Cocoa – UITableView

These are a  few notes on creating the UITableView. Understand at the time of writing this, I’m a total beginner, so take everything here with a grain salt, and an once of skepticism. The purpose of writing this is to settle subject in my own brain.

As part of the MVC pattern UITableView is a View, so a table view knows how to draw itself. A table view typically needs a view Controller to manage it. A table view always needs a data source. The data source supplies, the number of section, rows, and the content for each row. Typically a table view needs a Delegate. The Delegate handles events generated by the table view.

An instance of the UITableViewController class can handle the role of Controller, Data Source, and Delegate. The UITableViewController, as a view controller, manages a view and this view is always a UITableView.

Any class that manages a UITableView must be a UITableViewDelegate. The data source for the UITableView must be a UITableViewDataSource. These are often the same class, I’m guessing  they don’t have to be.

@interface ViewController : UIViewController <UITableViewDelegate, UITableViewDataSource>


This is the UITableView Protocol

To display the UITableView these requirements must be met.


This protocol requires two methods be implemented:

-(UITableViewCell *)tableView:cellForRowAtIndexPath

These two methods tell the UITableView how many cells to work with, and give you the opportunity to populate and configure the UITableViewCells.

Giving the table view the number of rows in a section allows it to get data via the index of that row. Without having to contain the actual data. Essentially tableView:numberOfRowsInSection tells the table view how many cells you will need to work with. When comes time to display a cell, the table view calls on tableView:cellForRowAtIndexPath passing the index of the cell, this function returns the cell; and within this function you populate and configure the cell.


This method is relatively simple. It returns the number of cells in the table view. If you were using an array you might implement it in this way:

-(NSInteger)tableView:(UITableView *)tableView numberOfRowsInSection:(NSInteger)section {
    return [array count];

– (UITableViewCell *)tableView:(UITableView *)tableView cellForRowAtIndexPath:(NSIndexPath *)indexPath

The cell For Row method is more complex. Here is where table cells are created, populated, and configured. The table creates cells only as needed. It only creates enough actual cells to fill the screen. As cells scroll up the page they are recycled and repopulated with new data, with the tableview keeping track of which index is currently visible. This process makes the system much more memory efficient, since the computer holds only a limited number of cells in memory. Imagine your iTunes library with 500, or 1000, or more songs. The table view is really only working with enough cells to fill the screen, maybe 10. If the computer to generate 1000 or more table cells, it would slow down, and become unresponsive. Using this system, the table view is recycling a limited number cells like an escalator, changing the content as the cell moves off the top of the view and reappears at the bottom of the view.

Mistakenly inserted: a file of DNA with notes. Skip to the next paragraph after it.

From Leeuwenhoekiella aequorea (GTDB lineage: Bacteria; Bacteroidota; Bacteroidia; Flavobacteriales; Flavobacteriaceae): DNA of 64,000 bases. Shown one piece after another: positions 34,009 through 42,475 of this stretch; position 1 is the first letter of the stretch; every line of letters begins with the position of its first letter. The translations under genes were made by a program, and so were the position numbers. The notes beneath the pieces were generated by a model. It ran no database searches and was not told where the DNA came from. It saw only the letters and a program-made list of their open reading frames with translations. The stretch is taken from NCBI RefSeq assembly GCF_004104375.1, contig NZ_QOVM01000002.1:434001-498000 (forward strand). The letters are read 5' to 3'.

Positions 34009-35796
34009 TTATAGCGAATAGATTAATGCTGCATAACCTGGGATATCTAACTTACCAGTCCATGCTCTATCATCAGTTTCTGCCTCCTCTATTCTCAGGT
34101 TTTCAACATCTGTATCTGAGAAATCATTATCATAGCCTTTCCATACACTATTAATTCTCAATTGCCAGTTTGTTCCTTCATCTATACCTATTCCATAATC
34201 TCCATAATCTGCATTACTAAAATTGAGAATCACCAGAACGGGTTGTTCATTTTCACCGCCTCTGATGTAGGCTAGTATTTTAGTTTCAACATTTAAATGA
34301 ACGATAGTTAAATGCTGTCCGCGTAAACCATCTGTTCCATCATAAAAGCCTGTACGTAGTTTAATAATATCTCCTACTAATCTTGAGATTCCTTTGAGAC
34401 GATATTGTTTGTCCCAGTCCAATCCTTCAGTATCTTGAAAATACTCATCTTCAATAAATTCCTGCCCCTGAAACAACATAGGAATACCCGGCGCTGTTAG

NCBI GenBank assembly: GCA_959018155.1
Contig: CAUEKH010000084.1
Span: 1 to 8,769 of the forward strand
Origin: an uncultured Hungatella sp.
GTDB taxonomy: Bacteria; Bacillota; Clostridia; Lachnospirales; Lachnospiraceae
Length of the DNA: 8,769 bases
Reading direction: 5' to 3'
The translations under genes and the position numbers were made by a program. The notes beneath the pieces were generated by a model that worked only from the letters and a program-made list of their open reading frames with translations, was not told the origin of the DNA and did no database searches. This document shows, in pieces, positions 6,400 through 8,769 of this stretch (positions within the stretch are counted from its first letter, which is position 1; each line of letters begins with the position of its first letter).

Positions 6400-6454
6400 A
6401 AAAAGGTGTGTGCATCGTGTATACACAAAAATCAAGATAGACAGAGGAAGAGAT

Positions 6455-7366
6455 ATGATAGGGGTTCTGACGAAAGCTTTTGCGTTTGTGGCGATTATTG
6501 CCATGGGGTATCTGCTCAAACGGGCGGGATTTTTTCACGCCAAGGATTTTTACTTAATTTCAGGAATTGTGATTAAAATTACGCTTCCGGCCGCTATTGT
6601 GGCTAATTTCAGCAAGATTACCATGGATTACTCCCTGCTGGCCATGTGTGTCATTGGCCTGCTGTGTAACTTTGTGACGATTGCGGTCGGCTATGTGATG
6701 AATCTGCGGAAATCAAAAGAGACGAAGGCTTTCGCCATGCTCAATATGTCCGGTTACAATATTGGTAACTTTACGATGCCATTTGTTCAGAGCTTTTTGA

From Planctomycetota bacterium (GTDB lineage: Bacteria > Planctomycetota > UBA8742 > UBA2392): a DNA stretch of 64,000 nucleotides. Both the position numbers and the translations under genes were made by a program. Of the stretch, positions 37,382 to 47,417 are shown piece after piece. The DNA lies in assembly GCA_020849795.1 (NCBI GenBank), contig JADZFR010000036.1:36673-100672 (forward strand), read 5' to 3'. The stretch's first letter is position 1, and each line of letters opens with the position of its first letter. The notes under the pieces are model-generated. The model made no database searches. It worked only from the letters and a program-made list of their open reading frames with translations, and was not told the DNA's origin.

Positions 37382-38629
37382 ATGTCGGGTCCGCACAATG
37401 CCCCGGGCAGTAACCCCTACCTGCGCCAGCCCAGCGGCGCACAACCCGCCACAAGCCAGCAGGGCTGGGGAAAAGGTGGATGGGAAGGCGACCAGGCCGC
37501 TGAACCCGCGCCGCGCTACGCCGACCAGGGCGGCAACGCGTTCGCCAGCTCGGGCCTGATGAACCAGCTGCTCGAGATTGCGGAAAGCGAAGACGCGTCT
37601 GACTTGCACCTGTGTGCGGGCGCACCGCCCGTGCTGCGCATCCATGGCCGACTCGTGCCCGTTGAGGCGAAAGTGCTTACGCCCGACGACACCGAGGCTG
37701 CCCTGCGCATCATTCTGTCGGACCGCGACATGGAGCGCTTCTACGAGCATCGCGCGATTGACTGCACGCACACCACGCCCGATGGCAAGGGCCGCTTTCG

You might implement this method as:

-(UITableViewCell *)tableView:(UITableView *)tableView cellForRowAtIndexPath:(NSIndexPath *)indexPath {
    static NSString *simpleTableIndenitfier = @"SimpleTableCell";
    UITableViewCell *cell = [tableView dequeueReusableCellWithIdentifier:simpleTableIndenitfier];
    if (cell == nil) {
        cell = [[UITableViewCell alloc] initWithStyle:UITableViewCellStyleDefault reuseIdentifier:simpleTableIndenitfier];
    cell.textLabel.text = [recipes objectAtIndex:indexPath.row];
    return cell;

Here the dequeueReusableCellWithIdenifier asks for an available cell from the table, which is stored in cell. If cell is nil, no cell was available, so a new cell is generated. In this case the cell is generated using the UITableViewCell alloc. Then initialized with initWithStyle. Here we tell initWithStyle to use one of the default cell styles UITableViewCellStyleDefault.

– (NSInteger)numberOfSectionsInTableView:(UITableView *)tableView

This method tells the table view how many sections you will using. Be sure to set this to at least 1. The default implementation of this methods is set 0.

Storyboard and outlets

To connect a tableview created in storyboard to it’s view controller’s outlets, Control drag from the tableView to the view controller and choose dataSource. Repeat the process for delegate. You want the Outlets dataSource and delegate to read ViewController.